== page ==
Thereafter, CORA Secretary, Toyin Akinosho stated the objective of the gathering and why this year’s event was perhaps the most important amongst the previous two, especially as it focuses on children, who invariably hold the key to the nation’s future. But as is customary with Akinosho, he read an excerpt from Bimbola Adelakun’s explosive novel on Ibadan, Under the Brown Rusted Roofs, perhaps to underscore how wayward children had become in a world desperately in search of values but wrongly thought to be on the path of modernisation. It turned out apt for the session.
  He stated, “The Nigeria Prize for Literature this year is focused on children literature. And I make bold to say, early on in the conversation, that this is the most important of all the three book parties we have organised. Children have been a central focus of the book reading awareness that we at CORA have initiated. Our annual Book and Art Festival, which happens every November, is, for a large part, a children affair.
  “There are two reasons behind today’s session. For one, the idea for us at CORA is always to expand the membership of the community of culture patrons. And this book party fits in. We have invited you to a light evening of entertainment of a different kind.
  “But there is another, more urgent, more crucial reason. It is our notion of extension service for the book industry.
  “Everyone knows that we produce remarkably good books in our country. But we also know that we don’t discuss them enough, we are not made aware of them enough. The soft infrastructure of the book reading culture is not aggressively under construction. We at CORA have always felt that books that make it to this level in such a major award system as The Nigeria Literature Prize ought to be known about in every community in the country. We have always maintained that the award is an opportunity for a series of events to really make books look cool; series of book readings and discussions in as many crannies of the country as possible as well as on TV discussions and radio shows. Our ambition is to help that to happen; to extend the star attraction of the award winner beyond the Gala Nite of the award”.
  Performance poet and journalist, Akeem Lasisi took the floor and regaled the audience with the measured cadences of his thrilling lyrical offering.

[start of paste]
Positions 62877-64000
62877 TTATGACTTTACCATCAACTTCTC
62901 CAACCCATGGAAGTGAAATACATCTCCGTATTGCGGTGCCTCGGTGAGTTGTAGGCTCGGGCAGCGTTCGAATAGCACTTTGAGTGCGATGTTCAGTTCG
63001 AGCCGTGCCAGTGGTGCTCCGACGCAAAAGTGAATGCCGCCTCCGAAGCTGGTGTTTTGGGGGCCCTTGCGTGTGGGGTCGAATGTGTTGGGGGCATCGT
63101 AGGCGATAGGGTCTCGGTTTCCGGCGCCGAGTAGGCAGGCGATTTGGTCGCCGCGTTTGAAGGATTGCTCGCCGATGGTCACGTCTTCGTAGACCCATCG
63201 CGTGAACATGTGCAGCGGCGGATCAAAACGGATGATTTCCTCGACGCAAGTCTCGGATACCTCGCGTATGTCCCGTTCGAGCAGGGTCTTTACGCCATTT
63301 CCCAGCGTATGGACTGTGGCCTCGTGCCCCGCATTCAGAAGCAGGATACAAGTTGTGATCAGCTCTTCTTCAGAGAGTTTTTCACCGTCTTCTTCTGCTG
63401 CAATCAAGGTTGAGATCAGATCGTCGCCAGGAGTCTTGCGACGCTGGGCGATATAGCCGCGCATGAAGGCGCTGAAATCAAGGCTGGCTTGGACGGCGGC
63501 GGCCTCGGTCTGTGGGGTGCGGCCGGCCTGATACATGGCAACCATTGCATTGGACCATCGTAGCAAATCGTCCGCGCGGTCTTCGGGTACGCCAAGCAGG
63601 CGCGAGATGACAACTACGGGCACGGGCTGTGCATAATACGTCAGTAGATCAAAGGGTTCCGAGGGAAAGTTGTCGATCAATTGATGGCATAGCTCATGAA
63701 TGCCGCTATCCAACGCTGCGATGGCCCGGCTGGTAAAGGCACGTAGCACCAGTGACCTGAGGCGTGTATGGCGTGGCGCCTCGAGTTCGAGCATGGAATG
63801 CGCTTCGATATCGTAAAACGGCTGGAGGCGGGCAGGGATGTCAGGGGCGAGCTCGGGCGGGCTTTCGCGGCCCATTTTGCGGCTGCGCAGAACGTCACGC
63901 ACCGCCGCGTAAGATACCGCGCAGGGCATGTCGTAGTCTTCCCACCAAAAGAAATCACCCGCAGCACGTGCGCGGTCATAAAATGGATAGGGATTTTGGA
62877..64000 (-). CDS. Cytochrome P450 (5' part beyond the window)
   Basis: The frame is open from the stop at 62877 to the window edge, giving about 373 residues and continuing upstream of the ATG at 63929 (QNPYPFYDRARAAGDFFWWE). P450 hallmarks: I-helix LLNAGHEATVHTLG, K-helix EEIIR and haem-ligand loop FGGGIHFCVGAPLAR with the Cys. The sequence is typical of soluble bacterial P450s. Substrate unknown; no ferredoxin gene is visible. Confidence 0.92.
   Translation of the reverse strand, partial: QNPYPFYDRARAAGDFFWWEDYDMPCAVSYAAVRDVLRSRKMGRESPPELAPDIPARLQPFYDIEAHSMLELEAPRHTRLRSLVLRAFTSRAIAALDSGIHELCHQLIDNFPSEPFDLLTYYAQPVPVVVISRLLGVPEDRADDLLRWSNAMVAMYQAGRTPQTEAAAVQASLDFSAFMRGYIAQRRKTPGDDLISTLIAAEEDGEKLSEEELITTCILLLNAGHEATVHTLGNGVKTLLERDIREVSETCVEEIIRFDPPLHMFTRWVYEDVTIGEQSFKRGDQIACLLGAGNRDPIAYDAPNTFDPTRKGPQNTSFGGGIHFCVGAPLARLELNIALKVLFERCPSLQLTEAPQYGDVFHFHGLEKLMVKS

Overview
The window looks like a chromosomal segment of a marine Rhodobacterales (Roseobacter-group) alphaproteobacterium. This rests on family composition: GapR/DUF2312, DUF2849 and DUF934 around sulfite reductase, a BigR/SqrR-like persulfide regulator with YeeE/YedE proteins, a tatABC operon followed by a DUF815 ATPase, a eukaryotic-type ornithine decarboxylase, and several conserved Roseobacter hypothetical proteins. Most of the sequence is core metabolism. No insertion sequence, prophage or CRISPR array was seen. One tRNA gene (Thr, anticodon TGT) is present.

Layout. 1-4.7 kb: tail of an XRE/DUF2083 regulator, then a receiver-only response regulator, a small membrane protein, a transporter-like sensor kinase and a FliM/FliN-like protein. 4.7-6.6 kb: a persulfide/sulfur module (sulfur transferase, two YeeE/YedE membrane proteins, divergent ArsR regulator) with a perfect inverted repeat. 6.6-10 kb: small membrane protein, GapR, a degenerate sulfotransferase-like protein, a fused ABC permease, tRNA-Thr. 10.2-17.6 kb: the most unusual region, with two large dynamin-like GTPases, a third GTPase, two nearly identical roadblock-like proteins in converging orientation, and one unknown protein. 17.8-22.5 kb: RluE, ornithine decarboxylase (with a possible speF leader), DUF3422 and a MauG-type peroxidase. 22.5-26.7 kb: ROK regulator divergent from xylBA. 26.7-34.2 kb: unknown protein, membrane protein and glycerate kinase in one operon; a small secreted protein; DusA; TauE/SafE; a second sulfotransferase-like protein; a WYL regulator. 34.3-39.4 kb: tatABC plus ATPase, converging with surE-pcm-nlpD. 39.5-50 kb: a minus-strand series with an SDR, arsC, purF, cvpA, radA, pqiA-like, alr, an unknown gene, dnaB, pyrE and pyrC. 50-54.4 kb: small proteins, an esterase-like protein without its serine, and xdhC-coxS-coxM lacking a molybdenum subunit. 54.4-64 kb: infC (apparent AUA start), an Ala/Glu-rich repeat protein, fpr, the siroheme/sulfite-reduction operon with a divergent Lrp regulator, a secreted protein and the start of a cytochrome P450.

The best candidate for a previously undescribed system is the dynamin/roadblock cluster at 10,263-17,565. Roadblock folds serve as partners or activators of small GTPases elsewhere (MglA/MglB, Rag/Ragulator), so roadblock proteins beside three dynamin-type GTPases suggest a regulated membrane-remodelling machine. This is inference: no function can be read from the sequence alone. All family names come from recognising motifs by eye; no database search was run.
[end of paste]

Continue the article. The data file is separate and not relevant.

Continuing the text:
Then six secondary school students of Alakoto Senior High School, Ajegunle, led by Lagos ANA chairman and community development leader, Dagga Tolar, reviewed and had a conversation around the six books. While Bakare Salamiat reviewed Philip Begho’s Auntie Felicia Goes to School, Paul Kolawole Thelma Nwokeji’s Red Nest, Femi Folarin Mai Nasara’s The Missing Clock, Francesca Agbasemo Chinyere Obi-Obasi’s The Great Fall, Judith Nwabia Uche Peter umez’s The Runaway Hero and Abel Afolabi reviewed Ayodele Olofintuade’s Eno’s Story.
  After which Deji Toye introduced the six authors and set student intern Korinayo Thompson and publisher, Ayodele Arigbabu, to begin the conversation with the authors. The idea was to mine the minds of the six authors and give the audience firsthand information about themselves and their books. But before they started, six children from CATES Foundation paired up with the six the authors and read excerpt from their works.
  There was another round of performance from Footprints of David before children’s writing expert, university teacher, a former winner of the prize and head of jury for this year’s award, Prof. Akachi Adimora-Ezeigbo, spoke on what it takes to write successfully for children. Former Minister of State for Education and Association of Nigerian Authors’ (ANA) president, Dr. Jerry Agada also lent his voice to the conversation. He was glad ANA was part of the process, and said each of the six nominees was already a winner for having come this far in the contest out of over one hundred entries. He challenged them to be role models for the young ones present in the hall, saying they were already legends in their own rights. He told the children that being an author was a fulfilling experience and charged them to emulate the authors.
  There was also heated and lively exchange from two young members of the audience and two authors on some issues their works. A secondary school student took up Olofintuade when she explained that there were no child witches as some children had been accused in some parts of the country to necessitate inhuman treatment meted out to them as it happened to young Eno in her book, Eno’s Story. Olofintuade insisted that only elderly women belonged to witch cults, as children had no knowledge of it.
  On the other hand, young Onwordi wondered why Umez allowed the protagonist in The Runaway Hero to remain in an orphanage home even though he had shown remarkable transformation in his character. Although Umez said he might consider a sequel, he, however, asked Miss Onwordi if she would have loved to give the protagonist a home away from the orphanage.
  Towards the end, one Mr. Osondu challenged both CORA, the authors and the Nigerian art public to put the works in a digital form so as to wean Nigerian children from the cultural invasion from Disney cartoon films. His argument was that since Nigerians now produced high quality books for children to replace foreign ones, children’s films could also be successfully produced from the books so as to enmesh the minds of Nigerian children in their culture through digital forms for which they have shown addiction.